Dried out, recharged, I headed back out to the Pacific Crest Trail. I didn’t start until about 3:30 Thursday afternoon. I wish I’d gotten on the trail earlier, but I managed to get a fair number of chores done before I left. Also, if I’d been on the trail earlier, I wouldn’t have camped where I did Thursday night, and that means I wouldn’t have seen the bear Friday morning.
The first few miles of this trail are relatively flat, and then it starts to climb. I found an amazing place to camp. This spot overlooks the Trout Creek valley. I hung my hammock across the trail. I left my pack against that tree; I could easily reach it from my hammock — it was like having room service!
After I’d set up the hammock, a thru hiker came through my camp. Given that the day was getting late, I let him know he was welcome to camp if he found a spot that worked. (There was no flat or level spot.) He said he’d keep looking, but then he headed around the rock outcropping. He came back around the rock, and said, “I don’t see where the trail goes down.” Ah ha! He was unaware he was on a side trail, not the PCT. He must have thought I was complete asshole to have hung a hammock across the trail — I’m relieved he figured out he was no longer on the trail. (Never make camp on the trail, and one certainly never blocks the trail. Never ever.)
I thought I was going to have another visitor later in the night. I saw a head lamp pause at the junction between the side trail and the PCT. It was easy to confuse — the PCT made a sharp turn, and northbounders going straight would walk right into my camp. The head lamp looked around, then kept going down the main trail.
This section of the trail has very different forests than the part of Section J I did. Lots of deciduous trees, lots of green. This section of the trail is soft, too. Very nice!
Shortly after I took this picture, I heard a great deal of movement in the brush. Normally, if it’s a deer, you won’t hear much. But this was too much noise to be a squirrel, so I figured it was a deer that wasn’t worried about being stealthy. I kept walking. Out of my peripheral vision, I saw a large black lump on a tree nearby. I turned to look at it and saw that it had a face. Yup, I treed a bear.
I figured the bear was scared, so I kept walking. I looked back over my shoulder, and saw that the bear had inched its way around the tree so it could keep watching me. As I walked away, I heard a lot of brush moving, and the movement was moving away from me.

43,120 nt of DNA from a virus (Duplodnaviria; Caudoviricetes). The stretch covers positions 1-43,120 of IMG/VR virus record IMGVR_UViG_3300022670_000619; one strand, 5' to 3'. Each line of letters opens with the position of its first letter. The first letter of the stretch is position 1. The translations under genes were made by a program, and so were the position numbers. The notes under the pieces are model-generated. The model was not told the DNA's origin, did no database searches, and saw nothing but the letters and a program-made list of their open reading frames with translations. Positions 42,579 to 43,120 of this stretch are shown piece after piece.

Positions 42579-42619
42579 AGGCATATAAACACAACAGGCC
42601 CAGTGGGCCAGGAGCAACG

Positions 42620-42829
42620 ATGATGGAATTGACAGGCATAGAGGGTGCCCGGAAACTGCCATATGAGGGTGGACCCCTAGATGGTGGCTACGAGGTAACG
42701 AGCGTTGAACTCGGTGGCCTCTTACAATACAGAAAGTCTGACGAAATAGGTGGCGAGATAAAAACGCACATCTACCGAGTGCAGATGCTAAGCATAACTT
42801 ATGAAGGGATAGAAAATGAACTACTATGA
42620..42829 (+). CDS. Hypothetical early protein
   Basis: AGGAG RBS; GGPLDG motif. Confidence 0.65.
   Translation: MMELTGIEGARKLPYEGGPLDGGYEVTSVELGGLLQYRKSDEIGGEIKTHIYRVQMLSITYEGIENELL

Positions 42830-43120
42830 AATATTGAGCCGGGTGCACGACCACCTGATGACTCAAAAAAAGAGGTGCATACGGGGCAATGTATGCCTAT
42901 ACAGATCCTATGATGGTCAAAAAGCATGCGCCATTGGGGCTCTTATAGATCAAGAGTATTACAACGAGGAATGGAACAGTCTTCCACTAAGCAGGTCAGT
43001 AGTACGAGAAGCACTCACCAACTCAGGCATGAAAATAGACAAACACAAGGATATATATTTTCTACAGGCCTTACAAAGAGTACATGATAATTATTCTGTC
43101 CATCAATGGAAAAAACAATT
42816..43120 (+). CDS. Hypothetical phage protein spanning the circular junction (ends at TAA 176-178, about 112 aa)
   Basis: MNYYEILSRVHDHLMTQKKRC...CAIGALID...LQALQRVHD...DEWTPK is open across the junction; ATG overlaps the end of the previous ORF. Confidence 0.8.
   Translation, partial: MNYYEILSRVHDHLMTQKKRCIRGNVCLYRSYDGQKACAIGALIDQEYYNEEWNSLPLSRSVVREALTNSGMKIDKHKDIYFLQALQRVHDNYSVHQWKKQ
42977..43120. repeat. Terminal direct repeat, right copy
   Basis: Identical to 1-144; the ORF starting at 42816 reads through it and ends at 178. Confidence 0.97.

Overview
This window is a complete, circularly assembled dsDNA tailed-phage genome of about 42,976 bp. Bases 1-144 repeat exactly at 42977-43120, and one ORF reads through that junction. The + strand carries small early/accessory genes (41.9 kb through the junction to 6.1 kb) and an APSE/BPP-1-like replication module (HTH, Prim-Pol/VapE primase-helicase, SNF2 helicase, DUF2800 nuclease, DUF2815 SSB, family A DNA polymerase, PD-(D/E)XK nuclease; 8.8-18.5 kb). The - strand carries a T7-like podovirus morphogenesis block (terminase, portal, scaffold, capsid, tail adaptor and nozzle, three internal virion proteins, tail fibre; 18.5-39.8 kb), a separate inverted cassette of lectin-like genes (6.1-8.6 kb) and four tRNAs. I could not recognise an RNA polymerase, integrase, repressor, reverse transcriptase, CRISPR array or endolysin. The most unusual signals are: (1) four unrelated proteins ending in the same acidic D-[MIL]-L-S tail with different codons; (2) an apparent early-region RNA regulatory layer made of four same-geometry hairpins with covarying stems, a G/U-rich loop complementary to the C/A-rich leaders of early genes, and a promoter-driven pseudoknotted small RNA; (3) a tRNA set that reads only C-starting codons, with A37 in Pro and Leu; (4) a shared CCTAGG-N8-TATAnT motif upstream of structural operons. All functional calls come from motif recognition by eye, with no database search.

That’s the closest I’ve ever been to a bear, with the exception of the bears at the Olympic Game Farm. Unlike my experience with the coyotes last winter, I wasn’t at all freaked out by the bear. I felt bad, because I must have spooked the bear pretty bad for it to tree itself. It really should have heard (I have a cowbell on my pack) or smelled (their sense of smell is akin to a bloodhound’s) me coming. And treeing yourself is not a great defense against humans during hunting season. I hope this bear figures out these things soon, because now it’s “my” bear.
This section of the trail has some long climbs, but unlike the climbs in Section J, there are no views to keep one inspired. I took this picture of Mt. St. Helens from a ridge, near where I camped. I hoped to be able to watch the sunrise paint the volcano, but alas, a storm rolled in overnight and I was surrounded by fog.
Saturday’s hike was mostly downhill. It was hard to know how long it would take me, as I’m pretty slow on steep descents. My glutes surely felt every rise in the trail, too. The day was mostly rainy. My Tyvec skirt kept the water off my legs, and the pack cover was okay. (I plan to sew a pack cover that fits better.)
I stopped to scoop water, and then looked for a spot where I could filter the water and make lunch. I couldn’t find a place under a tree or another relatively dry spot, so I stood along the trail, eating my pudding, getting rained on. The pudding was so good I didn’t care about getting rained on.
I hiked a little under fifteen miles both Friday & Saturday. The last mile of this trail is demoralizing, as you get so close to Highway 14 that you can walk down someone’s driveway and be on the highway. The trail turns away and climbs a bit. By the time I got there, it had started raining again. I’d earlier stowed my jackets because I was getting really warm. I’d left the ground cloth/trail skirt section of Tyvec readily accessible. I didn’t want to stop and take off my pack, so I wrapped the Tyvec around my shoulders like a shawl. I’m sure I looked ridiculous, but it kept me mostly dry and I knew I was almost done.
Jim was waiting for me at the north end of the Bridge of the Gods. After a burger & some chowder at a local restaurant, we retrieved my truck and headed home. I’d asked Jim to bring clean clothes for me to wear, but I hadn’t thought to ask him to bring me dry shoes. At some point during the drive home, I knew I needed to get out of my wet shoes & socks. I drove the rest of the way home barefoot.
This is probably my last overnight hike for the year. I’ve got things on the calendar for upcoming weekends, and I really need to catch up on work around the house. I’ll spent the winter trying to get my body in better shape for more hikes next summer and working on my gear. Time to start planning my next attempt on Section J.